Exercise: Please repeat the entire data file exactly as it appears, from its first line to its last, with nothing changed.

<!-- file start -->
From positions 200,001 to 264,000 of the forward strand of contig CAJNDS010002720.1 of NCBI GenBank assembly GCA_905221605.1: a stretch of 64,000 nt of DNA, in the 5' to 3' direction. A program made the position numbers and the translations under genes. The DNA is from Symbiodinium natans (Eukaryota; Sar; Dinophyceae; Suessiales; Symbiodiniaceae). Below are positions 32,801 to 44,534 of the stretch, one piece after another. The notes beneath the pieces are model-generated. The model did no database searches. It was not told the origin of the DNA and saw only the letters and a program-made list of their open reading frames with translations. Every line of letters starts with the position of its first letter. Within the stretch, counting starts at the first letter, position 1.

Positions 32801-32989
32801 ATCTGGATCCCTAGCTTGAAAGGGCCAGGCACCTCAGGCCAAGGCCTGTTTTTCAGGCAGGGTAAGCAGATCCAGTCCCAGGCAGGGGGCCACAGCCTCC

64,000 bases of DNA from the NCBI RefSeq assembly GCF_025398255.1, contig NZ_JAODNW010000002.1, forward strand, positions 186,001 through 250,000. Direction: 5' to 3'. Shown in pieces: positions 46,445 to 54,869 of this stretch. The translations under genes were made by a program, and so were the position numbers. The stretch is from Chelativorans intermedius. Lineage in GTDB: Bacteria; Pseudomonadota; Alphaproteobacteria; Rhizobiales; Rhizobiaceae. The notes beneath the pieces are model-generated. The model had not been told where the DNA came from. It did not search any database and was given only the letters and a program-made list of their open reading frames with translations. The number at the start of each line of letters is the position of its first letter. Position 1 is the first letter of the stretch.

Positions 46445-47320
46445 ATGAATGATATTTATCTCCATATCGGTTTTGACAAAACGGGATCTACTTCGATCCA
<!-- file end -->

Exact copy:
From positions 200,001 to 264,000 of the forward strand of contig CAJNDS010002720.1 of NCBI GenBank assembly GCA_905221605.1: a stretch of 64,000 nt of DNA, in the 5' to 3' direction. A program made the position numbers and the translations under genes. The DNA is from Symbiodinium natans (Eukaryota; Sar; Dinophyceae; Suessiales; Symbiodiniaceae). Below are positions 32,801 to 44,534 of the stretch, one piece after another. The notes beneath the pieces are model-generated. The model did no database searches. It was not told the origin of the DNA and saw only the letters and a program-made list of their open reading frames with translations. Every line of letters starts with the position of its first letter. Within the stretch, counting starts at the first letter, position 1.

Positions 32801-32989
32801 ATCTGGATCCCTAGCTTGAAAGGGCCAGGCACCTCAGGCCAAGGCCTGTTTTTCAGGCAGGGTAAGCAGATCCAGTCCCAGGCAGGGGGCCACAGCCTCC

64,000 bases of DNA from the NCBI RefSeq assembly GCF_025398255.1, contig NZ_JAODNW010000002.1, forward strand, positions 186,001 through 250,000. Direction: 5' to 3'. Shown in pieces: positions 46,445 to 54,869 of this stretch. The translations under genes were made by a program, and so were the position numbers. The stretch is from Chelativorans intermedius. Lineage in GTDB: Bacteria; Pseudomonadota; Alphaproteobacteria; Rhizobiales; Rhizobiaceae. The notes beneath the pieces are model-generated. The model had not been told where the DNA came from. It did not search any database and was given only the letters and a program-made list of their open reading frames with translations. The number at the start of each line of letters is the position of its first letter. Position 1 is the first letter of the stretch.

Positions 46445-47320
46445 ATGAATGATATTTATCTCCATATCGGTTTTGACAAAACGGGATCTACTTCGATCCA